If all the discussion about Windows 10 has left you feeling a bit well, on edge, here is another thing to think about – The new Windows 10 browser, ironically named “Edge”.
Did we really need another browser?
Edge is Microsoft’s way of saying that they are terribly sorry for the mess they let Internet Explorer become. Once considered the benchmark for quality in browser technology, Internet Explorer was the undisputed king of Browser Wars in the early days of the web. But through years of complacency, it became highly vulnerable to security issues. Microsoft failed to stay within W3C standards (World Wide Web Consortium, an international organization that develop web standards, headed up by Tim Berners-Lee, the creator of the internet himself). Eventually the lack of standard-following and the fact that IE supported legacy (old and mostly out of use) code led to its fall from grace. New, more secure players arose like Chrome and Firefox and people finally understood that they could make the choice to leave Internet Explorer.
Too little, too late
Over time Microsoft saw the hole they dug themselves into and wanted out. But the image of an insecure and stodgy browser stuck with IE no matter how they tried to clean up their act.
So it’s understandable that with the coming of Windows10, Microsoft saw a chance to redeem some of the browser market they lost. This is where super-slick Edge comes in. Designed to pretty much be everything its predecessor was not, Edge wants to be a departure from Explorers mis-steps. It sports pumped-up security features and does not support any legacy code, it comes with some fun and quirky highlights baked in, and is lightning-fast.
Edge also has some really neat features like Webnote markup. This is for every person who ever wanted to take his or her Sharpie and circle words or images on websites and documents. Once you capture the image you want, just go ahead and mark up to your heart’s content. An editor’s dream tool! Once it’s marked up the way you want it, it can be stored in your folders or sent in an email.
It also has a cool e-reader tool that allows for distraction-free reading. This view gets rid of side bars and banner ads, and pares down images and fonts. So instead of battling through clutter to read an article, you can read in peace and relative quiet.
Edge also incorporates some extra security features like “sandboxing”. This means that if there is malicious script running on a webpage it won’t be able to harm anything beyond that process.
These are all exciting features especially if you have been living under a rock and using Explorer until now.
But what if you are a happy Chrome or Firefox user? Is it worth the switch? Laptop Mag conducted some head-to-head (to-head) tests to see which of the three got the highest performance ratings. Some of the findings were that when it comes to speed and performance, Edge proved to be a drop faster than the competition at loading pages and displaying images. On the other hand, Chrome has the least cluttered interface, giving it high the highest marks for usability and has the most extensions that can be used online or offline, again, adding to its ease-of-use. Edge’s interface is a bit more crowded with some unnecessary buttons goin’ on. Overall, the conclusion was that if you are happy with Chrome, stick with it, it’s not worth the switch.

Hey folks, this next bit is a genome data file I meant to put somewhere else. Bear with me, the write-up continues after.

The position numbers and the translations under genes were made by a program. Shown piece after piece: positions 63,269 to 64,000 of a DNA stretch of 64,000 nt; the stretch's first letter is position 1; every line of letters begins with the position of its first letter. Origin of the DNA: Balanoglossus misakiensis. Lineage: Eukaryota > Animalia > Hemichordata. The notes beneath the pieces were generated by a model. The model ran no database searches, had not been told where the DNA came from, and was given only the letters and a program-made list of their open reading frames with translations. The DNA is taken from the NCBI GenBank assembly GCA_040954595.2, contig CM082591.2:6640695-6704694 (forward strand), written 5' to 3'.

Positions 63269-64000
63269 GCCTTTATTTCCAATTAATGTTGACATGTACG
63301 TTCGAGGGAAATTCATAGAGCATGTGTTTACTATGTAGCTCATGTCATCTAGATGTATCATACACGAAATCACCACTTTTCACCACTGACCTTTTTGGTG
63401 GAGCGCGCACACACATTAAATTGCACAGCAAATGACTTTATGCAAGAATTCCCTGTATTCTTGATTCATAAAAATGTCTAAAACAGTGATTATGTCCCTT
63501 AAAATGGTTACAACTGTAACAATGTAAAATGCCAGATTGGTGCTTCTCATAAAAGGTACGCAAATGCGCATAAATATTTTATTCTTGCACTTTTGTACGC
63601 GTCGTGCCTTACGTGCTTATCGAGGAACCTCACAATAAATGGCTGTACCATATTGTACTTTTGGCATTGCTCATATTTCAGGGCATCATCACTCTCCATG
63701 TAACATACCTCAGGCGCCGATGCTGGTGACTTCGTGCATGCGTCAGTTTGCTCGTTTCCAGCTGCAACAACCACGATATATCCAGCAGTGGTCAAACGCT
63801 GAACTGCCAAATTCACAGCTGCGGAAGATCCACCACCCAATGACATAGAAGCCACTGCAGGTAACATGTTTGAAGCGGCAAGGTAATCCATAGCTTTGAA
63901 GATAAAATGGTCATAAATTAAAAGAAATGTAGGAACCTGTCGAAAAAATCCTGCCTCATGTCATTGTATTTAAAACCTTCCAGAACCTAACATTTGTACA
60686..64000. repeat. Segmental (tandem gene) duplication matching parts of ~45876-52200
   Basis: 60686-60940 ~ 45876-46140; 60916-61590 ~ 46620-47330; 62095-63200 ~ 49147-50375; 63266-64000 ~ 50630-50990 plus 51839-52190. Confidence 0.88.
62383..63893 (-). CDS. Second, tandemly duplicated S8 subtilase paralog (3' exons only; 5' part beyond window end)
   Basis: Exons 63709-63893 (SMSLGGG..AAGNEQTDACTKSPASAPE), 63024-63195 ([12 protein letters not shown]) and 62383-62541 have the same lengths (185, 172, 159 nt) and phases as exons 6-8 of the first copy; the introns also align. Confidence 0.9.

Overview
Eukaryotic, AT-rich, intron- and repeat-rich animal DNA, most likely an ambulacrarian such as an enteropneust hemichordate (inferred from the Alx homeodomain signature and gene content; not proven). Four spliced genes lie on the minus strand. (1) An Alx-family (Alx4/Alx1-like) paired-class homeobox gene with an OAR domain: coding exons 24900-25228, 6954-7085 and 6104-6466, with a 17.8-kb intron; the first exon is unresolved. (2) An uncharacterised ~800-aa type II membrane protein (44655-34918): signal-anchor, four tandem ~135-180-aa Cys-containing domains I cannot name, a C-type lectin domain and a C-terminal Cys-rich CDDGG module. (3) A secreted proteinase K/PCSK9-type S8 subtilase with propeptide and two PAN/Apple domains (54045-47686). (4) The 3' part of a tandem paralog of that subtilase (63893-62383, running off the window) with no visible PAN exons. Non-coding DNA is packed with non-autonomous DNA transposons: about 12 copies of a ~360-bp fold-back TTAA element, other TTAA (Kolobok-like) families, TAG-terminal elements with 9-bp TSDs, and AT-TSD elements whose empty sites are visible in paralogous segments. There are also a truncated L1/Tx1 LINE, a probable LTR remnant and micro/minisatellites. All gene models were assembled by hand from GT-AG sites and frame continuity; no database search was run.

Creepy Cortana (munch munch munch…)
And in Edge you have to contend with Cortana, Windows 10’s data-hungry digital assistant. Though it can be a lot of fun to ask Cortana questions like “Hey Cortana, will you marry me?” or “Hey Cortana, what’s the national cheese of Norway?”, on the other hand, Cortana is an information-digger, and wants to know everything about you. See our article on Windows 10 and Privacy) She can be disabled if you want to stick with Edge, but then you lose a lot of functionality.
Another point of note is that with Edge you are stuck with Bing as your default search engine.
So just get off the Edge!! (If you want to, that is)
So if the slightly faster loading time isn’t enough to compel you to leave everything you know and love in Chrome (or Firefox, or Opera or …Dolphin?) can’t you just disable Edge and keep your fave?
Ahhh, if only it were so simple. Microsoft has made it pretty tricky to disable Edge but with some effort it can be done.
Begin by going to the start menu. then type and select “Default programs”. Then choose “Set your default programs” which is at the top of the list. A list will come up – scroll through it until you find the name of the browser you want. Then click “Set this program as default.”
That should reset your computer to open the browser you want. So now you know you can pick and choose your browser. The real question is if you’ll choose to upgrade to Windows 10.
Now that’s an entirely other kettle o’ phish….